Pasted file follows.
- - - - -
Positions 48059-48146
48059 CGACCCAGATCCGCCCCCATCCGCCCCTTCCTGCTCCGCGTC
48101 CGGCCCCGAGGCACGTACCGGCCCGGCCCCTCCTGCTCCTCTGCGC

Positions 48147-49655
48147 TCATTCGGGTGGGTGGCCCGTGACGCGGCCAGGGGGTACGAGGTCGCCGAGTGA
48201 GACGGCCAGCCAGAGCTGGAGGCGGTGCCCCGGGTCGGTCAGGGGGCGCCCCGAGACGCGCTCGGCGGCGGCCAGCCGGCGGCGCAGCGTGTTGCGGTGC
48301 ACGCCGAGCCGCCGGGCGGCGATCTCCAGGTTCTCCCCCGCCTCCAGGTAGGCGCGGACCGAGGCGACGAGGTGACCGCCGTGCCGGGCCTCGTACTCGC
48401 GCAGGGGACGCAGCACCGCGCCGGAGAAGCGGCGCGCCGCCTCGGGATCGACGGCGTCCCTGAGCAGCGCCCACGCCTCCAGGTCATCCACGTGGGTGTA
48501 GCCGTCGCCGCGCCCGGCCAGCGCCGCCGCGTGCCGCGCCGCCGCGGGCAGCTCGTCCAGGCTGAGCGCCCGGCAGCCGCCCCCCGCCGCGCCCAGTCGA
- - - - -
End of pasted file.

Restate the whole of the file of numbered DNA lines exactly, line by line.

Positions 48059-48146
48059 CGACCCAGATCCGCCCCCATCCGCCCCTTCCTGCTCCGCGTC
48101 CGGCCCCGAGGCACGTACCGGCCCGGCCCCTCCTGCTCCTCTGCGC

Positions 48147-49655
48147 TCATTCGGGTGGGTGGCCCGTGACGCGGCCAGGGGGTACGAGGTCGCCGAGTGA
48201 GACGGCCAGCCAGAGCTGGAGGCGGTGCCCCGGGTCGGTCAGGGGGCGCCCCGAGACGCGCTCGGCGGCGGCCAGCCGGCGGCGCAGCGTGTTGCGGTGC
48301 ACGCCGAGCCGCCGGGCGGCGATCTCCAGGTTCTCCCCCGCCTCCAGGTAGGCGCGGACCGAGGCGACGAGGTGACCGCCGTGCCGGGCCTCGTACTCGC
48401 GCAGGGGACGCAGCACCGCGCCGGAGAAGCGGCGCGCCGCCTCGGGATCGACGGCGTCCCTGAGCAGCGCCCACGCCTCCAGGTCATCCACGTGGGTGTA
48501 GCCGTCGCCGCGCCCGGCCAGCGCCGCCGCGTGCCGCGCCGCCGCGGGCAGCTCGTCCAGGCTGAGCGCCCGGCAGCCGCCCCCCGCCGCGCCCAGTCGA